How to Make a Stair Nosing With a Router

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The exposed edge of a stair tread, called nosing, juts beyond the underlying riser. Carpenters use routers to round the upper corner of the nosing. Rounding the nosing improves its appearance and removes sharp, potentially dangerous edges. If you learn to construct custom stair nosing, you can finish your staircase with nearly any type of finish-grade lumber or with a scrap piece of hardwood flooring.

Things You'll Need

  • Table saw
  • Finish-grade lumber or hardwood flooring
  • Wood glue
  • Finish nail gun
  • Finish nails
  • Rag
  • Clamps
  • Router round-over bit
  • Circular saw or chop saw
  • Wood filler
  • Putty knife
  • Sandpaper
  • Set the table saw's rip fence to the desired width of your nosing, usually 3 1/2 inches wide. Activate the saw and run both sides of the finish-grade lumber through the spinning blade. If you are using tongue-and-groove hardwood flooring, only rip the tongue side of the plank.

  • Set the table's saw rip fence to the desired width of the bottom portion of the nosing piece; this dimension determines how far the nosing protrudes beyond the riser, usually 1 1/2 inches. Run a second piece of finish-grade lumber or hardwood flooring through the saw. If you are using tongue-and-groove flooring planks, rip both the tongue and groove side from the plank to create this piece.

  • Multiply the depth of your round-over bit by 2. The result equals the desired overall thickness of your nosing; the round-over bit cuts from both bottom and top to create a half circle. Subtract the thickness of the wide nosing board from the overall nosing thickness to determine the desired thickness of the bottom nosing board. Set the table saw to the desired thickness of the bottom board. Set the board on edge and run the board through the saw.

  • Squeeze wood glue along one edge of the wider board. Position the face of the bottom board over the glue and align the edges of the boards. While the glue is still wet, fasten the boards with a finish nail gun and finish nails, approximately 2 to 4 inches apart. Wipe excess glue from the boards and allow the glue to dry.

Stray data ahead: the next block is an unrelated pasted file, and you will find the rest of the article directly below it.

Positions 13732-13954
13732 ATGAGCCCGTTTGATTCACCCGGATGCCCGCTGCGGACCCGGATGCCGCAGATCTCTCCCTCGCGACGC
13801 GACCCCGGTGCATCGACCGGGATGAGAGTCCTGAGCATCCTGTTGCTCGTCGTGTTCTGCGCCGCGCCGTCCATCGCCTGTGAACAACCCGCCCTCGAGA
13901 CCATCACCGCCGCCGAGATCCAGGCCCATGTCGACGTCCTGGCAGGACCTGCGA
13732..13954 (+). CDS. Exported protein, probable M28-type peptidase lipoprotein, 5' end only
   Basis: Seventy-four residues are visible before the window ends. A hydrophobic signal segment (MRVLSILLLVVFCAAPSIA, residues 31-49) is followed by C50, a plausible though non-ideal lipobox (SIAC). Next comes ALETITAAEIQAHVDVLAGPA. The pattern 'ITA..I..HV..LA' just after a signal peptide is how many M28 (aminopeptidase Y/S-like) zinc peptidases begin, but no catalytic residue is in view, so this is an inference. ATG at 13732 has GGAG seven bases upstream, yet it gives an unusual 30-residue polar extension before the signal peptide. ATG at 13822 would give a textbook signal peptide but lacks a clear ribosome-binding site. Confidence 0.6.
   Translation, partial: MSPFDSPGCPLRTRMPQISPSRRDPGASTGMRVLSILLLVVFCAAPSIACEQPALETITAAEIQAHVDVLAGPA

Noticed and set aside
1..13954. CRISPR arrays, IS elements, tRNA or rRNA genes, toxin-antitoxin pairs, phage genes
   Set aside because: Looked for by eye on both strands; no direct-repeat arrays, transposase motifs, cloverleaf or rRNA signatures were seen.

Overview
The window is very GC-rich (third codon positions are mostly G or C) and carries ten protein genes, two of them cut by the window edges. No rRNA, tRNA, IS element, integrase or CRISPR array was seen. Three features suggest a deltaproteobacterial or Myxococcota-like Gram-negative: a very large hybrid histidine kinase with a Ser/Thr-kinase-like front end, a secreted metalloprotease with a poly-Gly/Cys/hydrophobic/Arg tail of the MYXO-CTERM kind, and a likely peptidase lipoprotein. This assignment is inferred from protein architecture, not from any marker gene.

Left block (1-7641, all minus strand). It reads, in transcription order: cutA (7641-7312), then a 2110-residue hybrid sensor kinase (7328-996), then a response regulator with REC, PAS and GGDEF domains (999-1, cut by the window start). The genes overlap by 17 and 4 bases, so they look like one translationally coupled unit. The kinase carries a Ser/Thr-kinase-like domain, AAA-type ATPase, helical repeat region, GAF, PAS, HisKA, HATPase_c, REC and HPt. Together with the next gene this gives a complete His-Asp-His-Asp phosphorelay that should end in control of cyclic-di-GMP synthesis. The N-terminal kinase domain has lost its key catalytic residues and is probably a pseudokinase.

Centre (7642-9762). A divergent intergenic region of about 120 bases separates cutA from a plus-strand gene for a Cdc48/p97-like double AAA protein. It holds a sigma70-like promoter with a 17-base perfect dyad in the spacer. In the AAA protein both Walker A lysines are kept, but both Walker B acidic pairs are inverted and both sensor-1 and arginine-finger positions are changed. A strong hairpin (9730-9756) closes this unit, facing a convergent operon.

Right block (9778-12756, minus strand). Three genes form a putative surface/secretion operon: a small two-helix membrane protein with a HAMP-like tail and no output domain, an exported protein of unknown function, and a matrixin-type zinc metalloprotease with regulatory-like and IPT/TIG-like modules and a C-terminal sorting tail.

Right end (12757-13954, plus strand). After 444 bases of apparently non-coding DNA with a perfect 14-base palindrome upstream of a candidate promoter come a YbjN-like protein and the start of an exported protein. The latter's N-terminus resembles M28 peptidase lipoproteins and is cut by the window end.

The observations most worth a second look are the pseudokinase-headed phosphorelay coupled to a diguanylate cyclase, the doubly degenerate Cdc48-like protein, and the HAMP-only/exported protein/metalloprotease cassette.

• Clamp the boards to a work bench or sawhorses with the glued portion protruding over the work surface's edge. Mount a round-over bit to the router. Set the router's plate on the end of the boards and align the bit with the glued edge. Activate the router and pass the router across the glued edge.

  • Loosen the clamps and flip the board. Clamp the board to the work surface with the opposite side facing up. Align the bit with the board's edge and pass the router through board. Cut the routed nosing to the width of the stair tread with a circular saw or chop saw.

  • Scoop wood filler into its canister with a putty knife and spread filler into the gap between the glued boards. Smooth the filler with the putty knife and allow the filler to cure. Sand the routed edge and the wood filler with sandpaper to create a smooth, semicircular nosing.

Tips & Warnings

  • Apply stain or paint to nosing after sanding the wood filler.
  • If a nail gun isn't available, clamp the separate boards after gluing.
  • To round the edge of a full-depth tread, laminate a small strip of wood onto the tread's bottom.

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References

  • Photo Credit Ryan McVay/Photodisc/Getty Images
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